Terex appeals from the trial court's denial of its summary-judgment motion and grant of Republic's traditional summary-judgment motion.*fn4
Standard of Review
We review a trial court's summary judgment de novo. Mann Frankfort Stein & Lipp Advisors, Inc. v. Fielding, 289 S.W.3d 844, 848 (Tex. 2009). Our review is limited to consideration of the evidence presented to the trial court. Mathis v. Restoration Builders, Inc., 231 S.W.3d 47, 52 (Tex.App. -- Houston [14th Dist.] 2007, no pet.).
When both parties move for summary judgment, one of which is denied and the other granted, we consider all the summary judgment evidence and determine all issues presented. Valence Operating Co. v. Dorsett, 164 S.W.3d 656, 661 (Tex. 2005). We must consider all grounds presented in both motions and render the judgment the trial court should have rendered. Id. If any of the summary-judgment grounds are meritorious, we must affirm the summary judgment. Texas Workers' Compensation Com'n v. Patient Advocates of Texas, 136 S.W.3d 643, 648 (Tex. 2004).
The party moving for traditional summary judgment bears the burden of showing that no genuine issue of material fact exists and that he is entitled to judgment as a matter of law. TEX. R. CIV. P. 166a(c); Sw. Elec. Power Co. v. Grant, 73 S.W.3d 211, 215 (Tex. 2002); Bell v. VPSI, Inc. 205 S.W.3d 706, 712 (Tex.App. -- Fort Worth 2006, no pet.). The burden of proof is on the movant and we resolve all doubts about the existence of a genuine issue of material fact against the movant. Sw. Elec. Power Co., 73 S.W.3d at 215; Bell, 205 S.W.3d at 712. To determine if the non-movant raises a fact issue, we review the evidence in the light most favorable to the non-movant, crediting favorable evidence if reasonable jurors could do so, and disregarding contrary evidence unless reasonable jurors could not. See Fielding, 289 S.W.3d at 848 (citing City of Keller v. Wilson, 168 S.W.3d 802, 827 (Tex. 2005)). However, a moving party who conclusively negates a single essential element of a cause of action or conclusively establishes an affirmative defense is entitled to summary judgment on that claim. Frost Nat. Bank v. Fernandez, 315 S.W.3d 494, 509 (Tex. 2010); East Hill Marine, Inc. v. Rinker Boat Co., Inc., 229 S.W.3d 813 815-16 (Tex.App. -- Fort Worth 2007, pet. denied).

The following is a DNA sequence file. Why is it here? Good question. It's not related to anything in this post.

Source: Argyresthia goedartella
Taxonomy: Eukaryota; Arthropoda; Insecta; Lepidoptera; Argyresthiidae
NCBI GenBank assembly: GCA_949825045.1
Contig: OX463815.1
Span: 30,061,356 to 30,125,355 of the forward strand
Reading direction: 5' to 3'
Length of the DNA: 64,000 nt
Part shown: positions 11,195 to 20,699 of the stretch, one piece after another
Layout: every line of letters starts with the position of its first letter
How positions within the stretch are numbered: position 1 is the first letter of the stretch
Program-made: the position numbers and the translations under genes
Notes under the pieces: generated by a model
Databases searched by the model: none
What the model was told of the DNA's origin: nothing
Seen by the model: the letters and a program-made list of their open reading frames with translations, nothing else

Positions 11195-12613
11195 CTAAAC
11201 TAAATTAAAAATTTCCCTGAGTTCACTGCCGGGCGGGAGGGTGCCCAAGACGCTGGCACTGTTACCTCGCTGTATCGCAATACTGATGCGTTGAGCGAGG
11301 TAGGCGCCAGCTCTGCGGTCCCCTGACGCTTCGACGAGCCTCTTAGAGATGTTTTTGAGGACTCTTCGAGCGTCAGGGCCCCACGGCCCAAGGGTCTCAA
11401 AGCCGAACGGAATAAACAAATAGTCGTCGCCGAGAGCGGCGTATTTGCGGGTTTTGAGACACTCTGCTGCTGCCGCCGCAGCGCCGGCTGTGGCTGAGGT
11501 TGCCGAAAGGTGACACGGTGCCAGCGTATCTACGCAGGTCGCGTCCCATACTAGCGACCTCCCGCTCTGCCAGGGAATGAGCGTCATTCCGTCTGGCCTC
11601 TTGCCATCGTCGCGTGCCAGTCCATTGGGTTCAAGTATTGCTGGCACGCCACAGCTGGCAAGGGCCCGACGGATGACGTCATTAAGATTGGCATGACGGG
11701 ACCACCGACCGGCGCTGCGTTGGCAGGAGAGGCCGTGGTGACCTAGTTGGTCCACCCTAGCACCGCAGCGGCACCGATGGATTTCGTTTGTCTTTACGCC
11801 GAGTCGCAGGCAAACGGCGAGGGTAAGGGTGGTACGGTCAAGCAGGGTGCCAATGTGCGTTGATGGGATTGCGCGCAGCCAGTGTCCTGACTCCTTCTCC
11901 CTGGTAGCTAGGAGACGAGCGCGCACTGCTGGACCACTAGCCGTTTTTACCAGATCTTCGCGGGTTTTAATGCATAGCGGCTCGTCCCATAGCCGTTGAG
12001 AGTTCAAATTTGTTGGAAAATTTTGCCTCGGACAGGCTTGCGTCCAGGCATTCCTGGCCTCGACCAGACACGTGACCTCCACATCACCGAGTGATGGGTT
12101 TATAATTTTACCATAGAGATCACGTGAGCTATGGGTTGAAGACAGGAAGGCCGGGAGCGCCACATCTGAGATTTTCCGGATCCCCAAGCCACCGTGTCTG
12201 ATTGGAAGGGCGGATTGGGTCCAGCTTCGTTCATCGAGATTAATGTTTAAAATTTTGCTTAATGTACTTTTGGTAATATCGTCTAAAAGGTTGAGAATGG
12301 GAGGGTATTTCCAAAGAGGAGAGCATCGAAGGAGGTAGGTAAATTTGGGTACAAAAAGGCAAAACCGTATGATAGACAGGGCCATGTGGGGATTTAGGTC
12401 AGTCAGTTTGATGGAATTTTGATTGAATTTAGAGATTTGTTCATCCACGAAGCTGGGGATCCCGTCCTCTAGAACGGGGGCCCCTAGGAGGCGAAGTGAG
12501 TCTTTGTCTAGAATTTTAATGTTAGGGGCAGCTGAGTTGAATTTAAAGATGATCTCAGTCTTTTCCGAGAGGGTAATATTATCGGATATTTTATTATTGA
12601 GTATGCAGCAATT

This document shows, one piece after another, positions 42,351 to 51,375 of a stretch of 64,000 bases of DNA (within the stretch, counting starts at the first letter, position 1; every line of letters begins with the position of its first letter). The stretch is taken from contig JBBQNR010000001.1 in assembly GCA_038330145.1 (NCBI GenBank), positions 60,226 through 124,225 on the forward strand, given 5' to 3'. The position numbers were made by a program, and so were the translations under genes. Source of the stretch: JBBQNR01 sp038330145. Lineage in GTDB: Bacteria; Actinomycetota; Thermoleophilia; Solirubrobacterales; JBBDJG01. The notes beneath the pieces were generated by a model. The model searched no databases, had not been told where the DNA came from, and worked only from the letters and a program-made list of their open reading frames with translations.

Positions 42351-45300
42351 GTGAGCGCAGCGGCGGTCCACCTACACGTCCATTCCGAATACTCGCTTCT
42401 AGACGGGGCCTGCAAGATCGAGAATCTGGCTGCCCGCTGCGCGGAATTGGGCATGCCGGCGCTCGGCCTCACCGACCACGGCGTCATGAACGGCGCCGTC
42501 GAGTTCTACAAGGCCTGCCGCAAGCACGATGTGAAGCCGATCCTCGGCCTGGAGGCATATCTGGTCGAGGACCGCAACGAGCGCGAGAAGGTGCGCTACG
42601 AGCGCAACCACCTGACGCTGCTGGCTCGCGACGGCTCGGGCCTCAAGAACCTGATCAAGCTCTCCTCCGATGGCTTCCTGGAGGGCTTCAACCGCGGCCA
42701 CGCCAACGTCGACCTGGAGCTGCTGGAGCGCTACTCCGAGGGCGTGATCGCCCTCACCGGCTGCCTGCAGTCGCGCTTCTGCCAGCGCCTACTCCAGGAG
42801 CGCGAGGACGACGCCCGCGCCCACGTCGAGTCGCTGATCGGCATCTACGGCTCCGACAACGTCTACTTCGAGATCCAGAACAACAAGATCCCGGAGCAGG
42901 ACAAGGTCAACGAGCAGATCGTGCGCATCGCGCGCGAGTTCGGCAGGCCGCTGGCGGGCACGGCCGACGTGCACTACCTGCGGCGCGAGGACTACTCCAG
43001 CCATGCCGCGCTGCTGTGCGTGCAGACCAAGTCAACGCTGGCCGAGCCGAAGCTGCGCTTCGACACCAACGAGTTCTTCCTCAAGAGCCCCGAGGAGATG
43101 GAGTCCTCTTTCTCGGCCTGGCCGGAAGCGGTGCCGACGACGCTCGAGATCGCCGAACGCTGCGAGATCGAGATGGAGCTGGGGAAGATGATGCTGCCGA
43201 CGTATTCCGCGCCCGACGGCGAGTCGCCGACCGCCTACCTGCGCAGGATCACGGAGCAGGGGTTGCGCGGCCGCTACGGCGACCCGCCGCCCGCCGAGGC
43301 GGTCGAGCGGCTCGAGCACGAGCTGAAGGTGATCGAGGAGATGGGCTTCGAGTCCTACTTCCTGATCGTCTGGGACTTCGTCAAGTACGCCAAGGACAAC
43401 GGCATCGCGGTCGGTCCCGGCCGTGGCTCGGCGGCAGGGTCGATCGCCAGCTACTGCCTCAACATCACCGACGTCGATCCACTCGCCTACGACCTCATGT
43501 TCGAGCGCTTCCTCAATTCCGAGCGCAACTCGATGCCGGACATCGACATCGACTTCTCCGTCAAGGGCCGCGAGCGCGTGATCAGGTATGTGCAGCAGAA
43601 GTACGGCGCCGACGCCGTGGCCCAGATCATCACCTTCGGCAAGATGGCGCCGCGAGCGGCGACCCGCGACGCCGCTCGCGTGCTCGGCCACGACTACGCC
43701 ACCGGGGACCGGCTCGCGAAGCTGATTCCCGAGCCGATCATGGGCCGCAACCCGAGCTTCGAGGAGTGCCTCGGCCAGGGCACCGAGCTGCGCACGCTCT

Terex challenges the trial court's order denying its summary-judgment motion and granting Republic's traditional summary-judgment motion. Therefore, our analysis is limited to consideration of Terex's breach-of-contract claim and whether the trial court's summary-judgment rulings thereon were erroneous.
Denial of Terex's Traditional Summary-Judgment Motion
To recover for breach of contract and obtain a summary judgment thereon in its favor, Terex was required to show that there was no genuine issue of material fact and that it had, as a matter of law, proven the elements of a breach-of-contract cause of action: (1) the existence of a valid contract; (2) its performance or tendered performance; (3) Republic's breach of the contract; and (4) that Terex has suffered damages as a result of Republic's breach. TEX. R. CIV. P. 166a(c); Rice v. Metropolitan Life Ins. Co., 324 S.W.3d 660, 666 (Tex.App. -- Fort Worth 2010, no pet.).
The contract expressly provides that Republic, as Lessee, will pay Terex, as Lessor "for all loss and damages, including without limitation the full replacement value of the Equipment . . . ." Through the invoices submitted in support of its pre-suit demand letters and in support of its motion for summary judgment, Terex has implicitly identified that the rented equipment is a 2007 model truck. Republic's summary-judgment evidence, too, includes a photograph identifying that the truck is a 2007 model. Therefore, no genuine issue of material fact exists regarding the fact that the lost or damaged "equipment" for which Republic agreed to pay the full-replacement value is a 2007 model truck.